Gabe shook his head and looked away. He wanted to be someplace else. Off with his lodge-mates. Building another boat. Sinking another boat. He didn’t care. Anywhere but here, listening to this unbelievable story being told to him by a man he loved. And last night this same man had talked of the need to destroy someone. It was scary. It was sad.
He turned to Jonas and tried to speak in a soothing voice. “You know what? You’ve been working awfully hard. Probably reading too much. You should take a long walk along the river. Have a nice relaxing, restful . . .”
“Gabe. Listen to me! We don’t have much time. This is not a wild made-up thing. This is real. She remembers you. She remembers me. She—” Jonas paused and took a deep breath. “I know you were very young when we left the community, so you won’t recall these things. But I do, Gabe. I remember seeing her there. She used to work at the fish hatchery. But in her spare time she came to the nurturing center and helped out. She did that because you were there, Gabe.
“She had given birth to you. It’s the way things were done there. Young girls produced babies—they weren’t called babies; they were called newchildren. The birthmothers turned them out like factory products. Then the babies were moved to the nurturing center, and eventually assigned to couples who applied for children.”
“That’s how your parents got you?” Gabe asked.
“So some girl had given birth to you?”
“But you don’t know who?”
Jonas shook his head.
“And some other girl—or maybe it was the same one?—gave birth to me years later—”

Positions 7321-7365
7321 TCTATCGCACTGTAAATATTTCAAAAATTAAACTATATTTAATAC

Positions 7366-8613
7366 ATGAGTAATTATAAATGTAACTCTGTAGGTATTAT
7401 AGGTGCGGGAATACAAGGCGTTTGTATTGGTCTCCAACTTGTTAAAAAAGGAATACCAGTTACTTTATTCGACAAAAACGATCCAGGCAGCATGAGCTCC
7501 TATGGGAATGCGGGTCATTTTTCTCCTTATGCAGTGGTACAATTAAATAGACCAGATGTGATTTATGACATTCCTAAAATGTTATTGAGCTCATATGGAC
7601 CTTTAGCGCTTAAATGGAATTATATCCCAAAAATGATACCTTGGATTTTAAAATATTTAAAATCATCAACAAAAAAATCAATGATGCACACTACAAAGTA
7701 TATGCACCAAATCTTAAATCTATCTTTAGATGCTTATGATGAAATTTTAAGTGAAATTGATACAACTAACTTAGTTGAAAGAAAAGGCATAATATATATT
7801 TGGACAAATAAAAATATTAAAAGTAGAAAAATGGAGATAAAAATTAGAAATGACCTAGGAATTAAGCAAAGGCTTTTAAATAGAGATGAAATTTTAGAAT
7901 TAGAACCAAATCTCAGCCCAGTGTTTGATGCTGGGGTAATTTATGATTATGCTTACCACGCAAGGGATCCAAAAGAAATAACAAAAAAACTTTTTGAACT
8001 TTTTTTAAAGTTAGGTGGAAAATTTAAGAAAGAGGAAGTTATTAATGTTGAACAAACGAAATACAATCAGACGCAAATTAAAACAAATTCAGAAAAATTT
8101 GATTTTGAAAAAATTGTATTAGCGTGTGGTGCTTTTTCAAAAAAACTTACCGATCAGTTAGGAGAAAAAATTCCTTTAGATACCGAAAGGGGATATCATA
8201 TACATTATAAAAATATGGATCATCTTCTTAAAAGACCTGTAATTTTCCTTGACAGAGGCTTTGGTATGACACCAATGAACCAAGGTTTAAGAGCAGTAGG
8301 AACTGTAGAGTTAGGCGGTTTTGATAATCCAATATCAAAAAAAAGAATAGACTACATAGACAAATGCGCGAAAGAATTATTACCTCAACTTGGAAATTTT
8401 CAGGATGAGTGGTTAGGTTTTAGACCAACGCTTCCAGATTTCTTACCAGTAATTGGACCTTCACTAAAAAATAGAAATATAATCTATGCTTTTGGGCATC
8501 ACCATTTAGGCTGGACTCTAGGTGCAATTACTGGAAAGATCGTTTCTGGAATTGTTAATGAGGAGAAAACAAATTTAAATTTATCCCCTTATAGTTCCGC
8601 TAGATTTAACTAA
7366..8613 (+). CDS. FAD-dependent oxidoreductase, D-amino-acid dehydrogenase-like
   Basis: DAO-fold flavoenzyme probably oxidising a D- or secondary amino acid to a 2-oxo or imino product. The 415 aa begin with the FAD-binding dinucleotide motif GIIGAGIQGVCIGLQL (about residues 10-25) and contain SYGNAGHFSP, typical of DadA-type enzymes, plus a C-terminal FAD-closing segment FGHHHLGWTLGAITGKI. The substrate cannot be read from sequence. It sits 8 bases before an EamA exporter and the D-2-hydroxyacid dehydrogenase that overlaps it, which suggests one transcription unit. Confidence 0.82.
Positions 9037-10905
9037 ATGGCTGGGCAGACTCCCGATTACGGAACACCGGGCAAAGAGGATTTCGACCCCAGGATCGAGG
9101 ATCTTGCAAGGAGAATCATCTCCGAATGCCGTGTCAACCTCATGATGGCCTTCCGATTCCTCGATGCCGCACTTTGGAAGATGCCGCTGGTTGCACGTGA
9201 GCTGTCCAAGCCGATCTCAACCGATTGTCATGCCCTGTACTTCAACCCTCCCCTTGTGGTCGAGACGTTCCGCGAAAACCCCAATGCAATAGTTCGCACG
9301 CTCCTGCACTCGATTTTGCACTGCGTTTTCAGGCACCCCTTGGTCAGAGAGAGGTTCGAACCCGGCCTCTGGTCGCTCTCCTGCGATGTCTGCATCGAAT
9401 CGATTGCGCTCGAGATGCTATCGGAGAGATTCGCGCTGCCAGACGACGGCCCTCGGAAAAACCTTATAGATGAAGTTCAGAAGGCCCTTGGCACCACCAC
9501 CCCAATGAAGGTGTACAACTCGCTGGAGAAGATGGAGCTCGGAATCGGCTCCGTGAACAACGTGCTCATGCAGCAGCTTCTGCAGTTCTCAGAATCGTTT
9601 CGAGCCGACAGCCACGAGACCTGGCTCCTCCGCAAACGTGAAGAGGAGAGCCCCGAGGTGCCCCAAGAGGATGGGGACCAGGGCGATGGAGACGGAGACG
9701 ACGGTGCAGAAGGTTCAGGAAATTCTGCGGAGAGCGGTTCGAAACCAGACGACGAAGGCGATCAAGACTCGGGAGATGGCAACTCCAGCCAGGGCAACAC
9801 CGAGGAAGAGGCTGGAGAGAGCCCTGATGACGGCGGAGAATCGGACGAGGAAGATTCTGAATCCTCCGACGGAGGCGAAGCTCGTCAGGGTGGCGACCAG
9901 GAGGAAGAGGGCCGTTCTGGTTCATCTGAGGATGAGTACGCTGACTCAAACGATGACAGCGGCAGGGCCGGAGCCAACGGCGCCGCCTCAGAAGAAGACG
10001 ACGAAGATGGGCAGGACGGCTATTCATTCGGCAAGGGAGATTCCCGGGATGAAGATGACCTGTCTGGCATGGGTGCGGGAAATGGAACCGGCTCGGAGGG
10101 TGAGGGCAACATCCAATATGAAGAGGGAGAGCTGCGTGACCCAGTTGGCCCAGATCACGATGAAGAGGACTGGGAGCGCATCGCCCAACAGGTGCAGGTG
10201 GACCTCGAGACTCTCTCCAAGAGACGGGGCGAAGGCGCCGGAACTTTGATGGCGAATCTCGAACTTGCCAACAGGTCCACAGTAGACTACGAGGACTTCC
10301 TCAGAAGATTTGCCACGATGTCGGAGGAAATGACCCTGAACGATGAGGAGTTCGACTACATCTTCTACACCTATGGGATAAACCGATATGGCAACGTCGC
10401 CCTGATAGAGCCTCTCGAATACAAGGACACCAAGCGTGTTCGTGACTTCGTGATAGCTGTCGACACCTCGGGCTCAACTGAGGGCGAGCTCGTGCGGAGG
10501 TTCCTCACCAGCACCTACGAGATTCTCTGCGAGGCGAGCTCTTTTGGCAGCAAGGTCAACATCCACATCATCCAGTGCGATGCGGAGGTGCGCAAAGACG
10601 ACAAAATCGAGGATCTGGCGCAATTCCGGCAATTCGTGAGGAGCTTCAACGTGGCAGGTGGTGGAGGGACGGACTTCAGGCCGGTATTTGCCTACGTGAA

“Claire gave birth to you. You were the only child she ever had.”
“But you’re saying she ended up working in the fish place.”
Jonas nodded. “Yes, they determined that she couldn’t handle any more births. She had difficulty when you were born. So they gave her another job. But she spent all her time watching over you. She loved you, Gabe. But love wasn’t permitted.”
Gabe leaned down, slipped off one of the sandals he was wearing, and dislodged a pebble that had been rubbing against his toe. He watched a bird flutter in a nearby tree, and noticed that it had a twig in its beak. He examined a scratch on his arm. He yawned, and stretched. He unbuttoned and rebuttoned the neck of his shirt. He investigated his fingernails.
Jonas watched him.
“You know what?” Gabe said at last. “I guess I can believe all of that. You’ve told me before about what the community was like. So: there was a girl; she gave birth to me. I believe that. And, Jonas? I know it’s true that she loved me. But—”
Jonas nodded. “I know. It’s the rest of it.”
“Yes, the rest of it is just crazy. That old woman? I’m supposed to believe that some man in strange-looking clothes—”
He noticed that Jonas was no longer looking at him. He was looking across the grassy area, to the path beyond. Gabe followed Jonas’s gaze and saw Mentor, the elderly schoolmaster, walking slowly along the path. Nothing unusual. It was school vacation now. Mentor was a part of the village. One often saw him walking around.
To his surprise, Jonas rose from the bench and called to Mentor. “Come with me, Gabe,” he said.
He followed Jonas’s quick strides toward the path where Mentor had stopped and was waiting. The bearded schoolmaster was stooped, and his face was lined. But his eyes were keen and intelligent. Gabe had always liked Mentor, even when he had not liked school. “Good morning,” he said. “What can I do for you gentlemen this morning?”